Patrick Leggat one of Justice Godfrey’s Constables, was in the parlour – witness took the prisoner at the bar, Whitethorn, into custody below stairs first – and Barefoot afterwards, booth in the house.
Peter Harcan, a Surgeon, knows Mr O’Reilly, attended him from 4th November last – he had three cuts in his head, given by a sword or some instrument not quite sharp.
The Learned Judge charged the Jury with his usual precision, he recapitulated the evidence, and laid down the law – the Indictment was laid under a particular statute, commonly called Lord Ellenborough’s Act, which comprehended what was provided against by the statute which was formerly known in this country called the Chalking Act, and which makes the crime with which the prisoners at the bar stand charged a capital Felony – the Jury, his Lordship observed, had no evidence to criminate the prisoner Smith; they would therefore acquit him m- of the other two, if they had any reasonable doubt which should weigh in their minds, they would acquit them; if, on the contrary, they were perfectly satisfied as to the testimony of the witnesses, it was his duty to tell them they ought to find them guilty.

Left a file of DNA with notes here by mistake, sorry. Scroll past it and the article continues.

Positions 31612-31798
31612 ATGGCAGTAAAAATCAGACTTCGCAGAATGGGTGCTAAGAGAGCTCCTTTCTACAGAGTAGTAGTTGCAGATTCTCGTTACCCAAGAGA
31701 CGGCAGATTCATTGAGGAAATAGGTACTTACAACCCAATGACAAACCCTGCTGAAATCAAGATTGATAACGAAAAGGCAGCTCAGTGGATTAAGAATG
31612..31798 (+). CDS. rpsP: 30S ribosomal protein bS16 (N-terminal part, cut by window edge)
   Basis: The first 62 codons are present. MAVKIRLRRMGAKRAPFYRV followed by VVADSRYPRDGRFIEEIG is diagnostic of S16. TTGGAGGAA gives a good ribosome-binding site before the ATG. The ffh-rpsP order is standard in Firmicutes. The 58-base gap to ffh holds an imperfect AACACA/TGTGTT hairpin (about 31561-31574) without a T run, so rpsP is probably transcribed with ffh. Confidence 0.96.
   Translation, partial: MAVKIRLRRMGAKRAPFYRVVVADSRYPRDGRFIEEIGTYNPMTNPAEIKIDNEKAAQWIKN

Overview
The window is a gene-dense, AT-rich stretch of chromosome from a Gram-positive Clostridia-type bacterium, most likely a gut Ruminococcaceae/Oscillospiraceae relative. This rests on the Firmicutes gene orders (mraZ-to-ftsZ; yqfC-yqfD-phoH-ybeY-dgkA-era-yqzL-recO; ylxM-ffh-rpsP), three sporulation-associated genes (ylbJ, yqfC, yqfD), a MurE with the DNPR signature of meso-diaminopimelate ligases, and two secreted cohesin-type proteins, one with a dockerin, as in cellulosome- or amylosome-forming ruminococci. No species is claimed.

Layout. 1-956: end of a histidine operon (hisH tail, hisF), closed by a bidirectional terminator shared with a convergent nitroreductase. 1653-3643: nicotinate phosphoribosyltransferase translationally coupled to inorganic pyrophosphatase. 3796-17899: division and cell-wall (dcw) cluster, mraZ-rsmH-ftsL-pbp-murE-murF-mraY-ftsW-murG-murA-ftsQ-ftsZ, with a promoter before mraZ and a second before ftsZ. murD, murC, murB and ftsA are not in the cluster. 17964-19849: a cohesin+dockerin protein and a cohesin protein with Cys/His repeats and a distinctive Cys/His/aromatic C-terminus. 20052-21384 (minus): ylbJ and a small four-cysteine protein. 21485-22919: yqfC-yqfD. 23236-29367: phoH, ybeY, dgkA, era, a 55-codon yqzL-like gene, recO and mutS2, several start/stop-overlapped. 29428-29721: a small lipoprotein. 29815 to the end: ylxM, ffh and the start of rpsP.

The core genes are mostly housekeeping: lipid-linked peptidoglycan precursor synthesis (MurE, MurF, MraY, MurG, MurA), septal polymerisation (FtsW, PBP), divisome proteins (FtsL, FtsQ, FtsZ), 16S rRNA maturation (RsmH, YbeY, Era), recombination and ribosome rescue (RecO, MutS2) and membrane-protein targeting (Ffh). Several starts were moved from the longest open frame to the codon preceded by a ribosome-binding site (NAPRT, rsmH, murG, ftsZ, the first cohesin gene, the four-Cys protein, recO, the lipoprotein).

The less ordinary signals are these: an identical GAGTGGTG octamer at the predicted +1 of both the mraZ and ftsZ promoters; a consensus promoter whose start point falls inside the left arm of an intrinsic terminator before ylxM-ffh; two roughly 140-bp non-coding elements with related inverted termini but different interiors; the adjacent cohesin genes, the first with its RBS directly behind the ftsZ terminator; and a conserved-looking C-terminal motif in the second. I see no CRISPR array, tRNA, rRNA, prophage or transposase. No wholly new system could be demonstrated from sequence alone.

Verdict – James Smith, Not Guilty. Michael Whitethorn and John Barefoot, Guilty.